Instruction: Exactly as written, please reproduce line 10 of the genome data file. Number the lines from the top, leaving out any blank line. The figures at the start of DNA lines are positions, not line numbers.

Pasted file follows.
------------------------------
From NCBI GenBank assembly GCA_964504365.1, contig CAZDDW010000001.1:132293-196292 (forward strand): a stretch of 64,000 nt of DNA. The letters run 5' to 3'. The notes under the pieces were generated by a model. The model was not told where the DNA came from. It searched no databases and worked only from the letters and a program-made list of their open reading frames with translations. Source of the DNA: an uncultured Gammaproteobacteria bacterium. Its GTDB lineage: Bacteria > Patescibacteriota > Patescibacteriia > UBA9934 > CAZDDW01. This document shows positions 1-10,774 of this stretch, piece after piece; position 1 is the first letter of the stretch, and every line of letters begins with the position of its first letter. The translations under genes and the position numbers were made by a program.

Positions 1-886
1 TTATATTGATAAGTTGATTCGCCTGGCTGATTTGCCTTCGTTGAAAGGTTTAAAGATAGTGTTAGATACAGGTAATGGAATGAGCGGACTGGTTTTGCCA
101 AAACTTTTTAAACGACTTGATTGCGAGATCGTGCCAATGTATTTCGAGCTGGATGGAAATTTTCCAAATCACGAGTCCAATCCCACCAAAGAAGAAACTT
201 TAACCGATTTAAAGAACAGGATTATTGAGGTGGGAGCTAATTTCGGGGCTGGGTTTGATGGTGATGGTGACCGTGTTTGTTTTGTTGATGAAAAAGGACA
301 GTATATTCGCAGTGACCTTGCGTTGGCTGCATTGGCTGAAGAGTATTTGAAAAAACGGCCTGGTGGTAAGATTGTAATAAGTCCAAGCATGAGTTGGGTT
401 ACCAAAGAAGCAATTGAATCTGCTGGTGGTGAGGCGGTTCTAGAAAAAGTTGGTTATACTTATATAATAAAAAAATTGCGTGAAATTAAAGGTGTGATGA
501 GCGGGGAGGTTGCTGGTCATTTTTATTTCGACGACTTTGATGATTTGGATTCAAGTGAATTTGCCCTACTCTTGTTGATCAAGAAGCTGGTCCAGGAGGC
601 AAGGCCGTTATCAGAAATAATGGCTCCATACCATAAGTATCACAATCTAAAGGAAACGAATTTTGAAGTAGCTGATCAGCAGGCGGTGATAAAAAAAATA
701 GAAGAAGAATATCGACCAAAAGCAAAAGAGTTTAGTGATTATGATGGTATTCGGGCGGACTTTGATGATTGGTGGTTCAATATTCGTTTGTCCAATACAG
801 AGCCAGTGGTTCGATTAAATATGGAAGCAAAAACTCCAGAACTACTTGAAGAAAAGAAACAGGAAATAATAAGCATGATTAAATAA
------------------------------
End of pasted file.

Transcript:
701 GAAGAAGAATATCGACCAAAAGCAAAAGAGTTTAGTGATTATGATGGTATTCGGGCGGACTTTGATGATTGGTGGTTCAATATTCGTTTGTCCAATACAG